“You have to be fearless. I call it kindergarten for adults,” says Colt. “A lot of the seniors are retired, live alone so it provides a space to get out of the house and do something, learn something new. ”

Walking over to a watercolor painting almost entirely various shades of blue blending together into a watery background only interrupted by bright pink, plant-like wisps, Jill Aube shares that she’s never painted before her time at AVA.

“I started here. This is my new multi-media, blowing paints.” She laughs. Jill, who joined AVA in the fall of 2018 after getting Lyme Disease. Unable to work, she needed an outlet and it drew her to painting. “I like florals a lot and I’ve gotten over being intimidated,” she says.

Showing me pictures of her work on her phone she takes me through the progression from her “flops” and the “I only like this one from here up so I cut it” to her most memorable act of artistic agency. Zooming in on a blue ocean with pink undertones at the horizon, she tells me; “Maggie (Kundtz) told me to slash paint across the canvas. She said any color. Just do it. I was like ‘no, no. I can’t yet. I don’t know.’ And she kept encouraging me. So, I finally did. I slashed a big pink streak across the whole thing and then I painted the whole thing that day. I got home and was like, ‘what just happened?’ I finally stopped being afraid of it.”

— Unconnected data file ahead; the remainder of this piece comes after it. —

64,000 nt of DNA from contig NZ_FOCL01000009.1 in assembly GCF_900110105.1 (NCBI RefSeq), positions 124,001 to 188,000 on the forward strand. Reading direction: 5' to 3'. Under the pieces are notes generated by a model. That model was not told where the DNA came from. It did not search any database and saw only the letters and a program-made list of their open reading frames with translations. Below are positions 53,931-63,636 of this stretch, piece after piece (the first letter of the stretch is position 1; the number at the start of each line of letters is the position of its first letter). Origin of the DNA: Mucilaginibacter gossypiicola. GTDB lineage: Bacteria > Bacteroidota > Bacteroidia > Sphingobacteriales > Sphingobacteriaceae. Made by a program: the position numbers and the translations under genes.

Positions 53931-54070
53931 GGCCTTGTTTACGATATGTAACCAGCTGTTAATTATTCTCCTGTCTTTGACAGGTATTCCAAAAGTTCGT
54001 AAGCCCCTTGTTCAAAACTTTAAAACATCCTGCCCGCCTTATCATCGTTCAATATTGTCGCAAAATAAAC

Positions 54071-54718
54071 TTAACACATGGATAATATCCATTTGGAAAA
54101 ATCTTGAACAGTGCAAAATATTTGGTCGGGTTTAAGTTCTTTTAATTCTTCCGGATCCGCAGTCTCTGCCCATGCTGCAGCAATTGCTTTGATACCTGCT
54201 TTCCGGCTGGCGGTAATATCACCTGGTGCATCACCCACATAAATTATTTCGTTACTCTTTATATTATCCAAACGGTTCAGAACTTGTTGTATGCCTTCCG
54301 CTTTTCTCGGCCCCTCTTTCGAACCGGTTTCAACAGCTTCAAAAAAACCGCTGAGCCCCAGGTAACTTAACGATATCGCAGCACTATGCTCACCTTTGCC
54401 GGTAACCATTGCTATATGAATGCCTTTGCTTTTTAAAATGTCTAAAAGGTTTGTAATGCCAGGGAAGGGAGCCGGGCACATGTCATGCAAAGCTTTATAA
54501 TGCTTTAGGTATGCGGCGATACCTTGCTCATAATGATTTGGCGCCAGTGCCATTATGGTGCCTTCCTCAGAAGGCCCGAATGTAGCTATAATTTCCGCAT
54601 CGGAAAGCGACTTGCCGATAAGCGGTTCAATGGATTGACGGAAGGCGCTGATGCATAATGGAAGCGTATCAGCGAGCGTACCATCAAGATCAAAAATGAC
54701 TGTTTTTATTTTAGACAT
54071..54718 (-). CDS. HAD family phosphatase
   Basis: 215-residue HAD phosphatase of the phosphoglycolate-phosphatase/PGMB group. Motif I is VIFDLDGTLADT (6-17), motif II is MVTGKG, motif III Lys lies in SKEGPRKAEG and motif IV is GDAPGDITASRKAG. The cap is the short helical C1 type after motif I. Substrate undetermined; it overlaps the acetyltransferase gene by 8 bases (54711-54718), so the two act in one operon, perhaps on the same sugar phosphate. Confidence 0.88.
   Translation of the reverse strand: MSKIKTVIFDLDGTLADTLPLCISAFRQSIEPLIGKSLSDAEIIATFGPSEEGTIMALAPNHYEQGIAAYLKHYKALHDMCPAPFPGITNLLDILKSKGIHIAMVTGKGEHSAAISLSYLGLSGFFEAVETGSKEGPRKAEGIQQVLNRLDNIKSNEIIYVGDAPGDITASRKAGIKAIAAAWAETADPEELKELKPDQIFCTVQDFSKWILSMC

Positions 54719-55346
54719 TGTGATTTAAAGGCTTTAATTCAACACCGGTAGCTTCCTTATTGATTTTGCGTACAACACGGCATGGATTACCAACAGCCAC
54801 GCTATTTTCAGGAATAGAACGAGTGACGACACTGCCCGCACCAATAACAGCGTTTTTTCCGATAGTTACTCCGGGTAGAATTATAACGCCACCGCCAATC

Sam, working at an easel a table over from her says that it is his 2nd time at Senior Art. Retired, he found out about it through an ad at the library. His project, a meticulous layering of red and black he describes as playing with colors to see how they feel. “It’s just like a new language. All the paint color names and how to use them.” He says.

I walk over to Brian Erskine, a former classical history professor who has now retired also and working at a table covered in detailed drawings of forest and country scapes that could be a Vermont postcard. “I always liked to sketch in my notebooks.” He says. Once he retired, his wife told him he needed to get out of the house so he did. “Now we have a room covered in drawings. I have a stack seriously waist-high. She told me to do it.” He shrugs and laughs while walking out to change his paint water.

We passed the wall of butterflies, one of the projects of the special needs class in conjunction with the Special Needs Support Center in Lebanon.

“I think for a lot of people it’s just an outlet, a place to develop a new skill and hopefully do something with it,” says Gaffney

As reported in their mission statement online, AVA presented 22 exhibitions and offered 120 classes and workshops last year. Approximately 200 artists participated in the exhibitions and 1075 students enrolled in classes, 480 of whom were children and teens. 42 scholarships were awarded. For more information and class schedules, visit

Like what you're reading? Subscribe to Image's free newsletter to catch every headline